Symptoms of a Zoloft Overdose

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If you suspect someone has overdosed on Zoloft, immediately call the toll-free national Poison Control hotline at 1-800-222-1222 or visit PoisonHelp.org. It's available 24 hours a day, 7 days a week. To save this information on your smartphone, text "POISON" to 797979.

Someone who's taken too much Zoloft could have one or many symptoms ranging from the mild to the severe, but they're rarely life-threatening. Some are common to most cases, whereas other, less common effects can be more consequential.

What Is Zoloft?

Zoloft (sertraline)) belongs to a class of antidepressants known as selective serotonin reuptake inhibitors (SSRIs). It's typically prescribed for anxiety disorders such as obsessive-compulsive disorder (OCD), panic disorder, social anxiety disorder, and post-traumatic stress disorder (PTSD). It's also used to treat major depressive ​disorder and premenstrual dysphoric disorder (PMDD).

zoloft overdose symptoms

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Symptoms of Zoloft Overdose

Zoloft increases the available amount of serotonin, the "feel happy" neurotransmitter responsible for mood and other aspects of health. Too much serotonin, however, can cause symptoms ranging from unpleasant to serious.

Common Symptoms
  • Agitation

  • Confusion

  • Dizziness

  • Fever

  • Nausea or vomiting

  • Rapid heartbeat

  • Shakiness

  • Sleepiness

Severe Symptoms
  • Changes in blood pressure (higher or lower than normal)

  • Fainting

  • Delirium

  • Hallucinations

  • Heart problems

  • Inflammation of the pancreas

  • Mania

  • Seizures

  • Serotonin syndrome

  • Stupor

Serotonin Syndrome

Among the most serious risks of Zoloft overdose is serotonin syndrome, in which levels of serotonin reach a level that can cause symptoms such as:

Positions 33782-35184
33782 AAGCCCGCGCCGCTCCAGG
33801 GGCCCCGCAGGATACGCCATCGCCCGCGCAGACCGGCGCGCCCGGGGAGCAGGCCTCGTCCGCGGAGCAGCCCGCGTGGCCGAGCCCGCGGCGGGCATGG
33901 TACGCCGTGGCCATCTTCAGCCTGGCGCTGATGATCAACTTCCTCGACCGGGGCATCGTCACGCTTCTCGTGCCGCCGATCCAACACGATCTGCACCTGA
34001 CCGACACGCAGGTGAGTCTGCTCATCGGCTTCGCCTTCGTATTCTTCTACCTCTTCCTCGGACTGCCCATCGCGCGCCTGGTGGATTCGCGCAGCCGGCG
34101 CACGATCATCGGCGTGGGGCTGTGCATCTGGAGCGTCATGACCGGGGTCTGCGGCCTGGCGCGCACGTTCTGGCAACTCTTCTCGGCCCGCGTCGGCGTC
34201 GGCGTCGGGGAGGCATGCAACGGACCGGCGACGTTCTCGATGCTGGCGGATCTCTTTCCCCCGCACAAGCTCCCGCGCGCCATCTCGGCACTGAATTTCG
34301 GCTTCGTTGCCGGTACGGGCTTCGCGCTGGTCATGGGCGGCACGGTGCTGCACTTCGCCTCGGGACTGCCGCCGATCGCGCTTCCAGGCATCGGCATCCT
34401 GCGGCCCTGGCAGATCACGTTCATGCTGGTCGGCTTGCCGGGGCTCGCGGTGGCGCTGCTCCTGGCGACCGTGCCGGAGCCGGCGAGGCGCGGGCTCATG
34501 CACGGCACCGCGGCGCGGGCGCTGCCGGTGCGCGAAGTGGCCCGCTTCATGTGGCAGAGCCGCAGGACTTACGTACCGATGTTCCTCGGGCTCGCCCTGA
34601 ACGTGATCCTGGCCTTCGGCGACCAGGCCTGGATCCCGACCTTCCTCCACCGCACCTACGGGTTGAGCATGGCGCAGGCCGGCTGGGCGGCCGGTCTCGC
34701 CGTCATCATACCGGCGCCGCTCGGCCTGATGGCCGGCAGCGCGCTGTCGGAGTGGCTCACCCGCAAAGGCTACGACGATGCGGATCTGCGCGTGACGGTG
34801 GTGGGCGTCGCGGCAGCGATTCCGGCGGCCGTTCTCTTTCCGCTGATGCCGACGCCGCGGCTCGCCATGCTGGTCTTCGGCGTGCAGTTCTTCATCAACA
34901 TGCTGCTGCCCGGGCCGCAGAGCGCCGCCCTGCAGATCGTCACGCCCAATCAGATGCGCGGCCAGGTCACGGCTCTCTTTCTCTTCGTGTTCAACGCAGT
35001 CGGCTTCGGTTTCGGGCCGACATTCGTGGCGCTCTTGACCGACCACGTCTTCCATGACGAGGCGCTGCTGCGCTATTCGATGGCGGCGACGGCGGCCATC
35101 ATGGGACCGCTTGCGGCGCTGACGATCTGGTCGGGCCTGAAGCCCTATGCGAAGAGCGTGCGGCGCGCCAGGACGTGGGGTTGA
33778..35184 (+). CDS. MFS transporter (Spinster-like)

• Muscle rigidity
  • Hallucinations
  • Confusion
  • Seizures
  • Coma

Serotonin syndrome is most likely to happen in interaction with another drug.

Getting Help for Zoloft Overdose

If you or someone you know has accidentally taken a higher dose of Zoloft than prescribed, it's a good idea to get help right away, before the drug has a chance to cause unpleasant or dangerous symptoms.

If a trip to an emergency room isn't possible, call the national toll-free Poison Control hotline at 1-800-222-1222 or visit PoisonHelp.org. The staff there is trained to assess your situation over the phone and give advice about what to do.

Information to Have Ready

When you go to the emergency room or call Poison Control, the more information you're able to provide, the more precise the treatment can be. Having the following information available will be helpful:

  • Any other drugs or supplements taken along with Zoloft
  • Current signs/symptoms
  • How long since the drug was taken
  • How much Zoloft was consumed (actual amount or your best guess)
  • The person's age, sex, and weight
  • The regular dosage (what the doctor prescribed)
  • Whether the person attempted to commit suicide

Treatment

If the overdose was fairly recent, healthcare providers might pump the person's stomach to remove any of the drug that the body has not absorbed yet. Another option is to use activated charcoal to absorb any remaining medication in the stomach.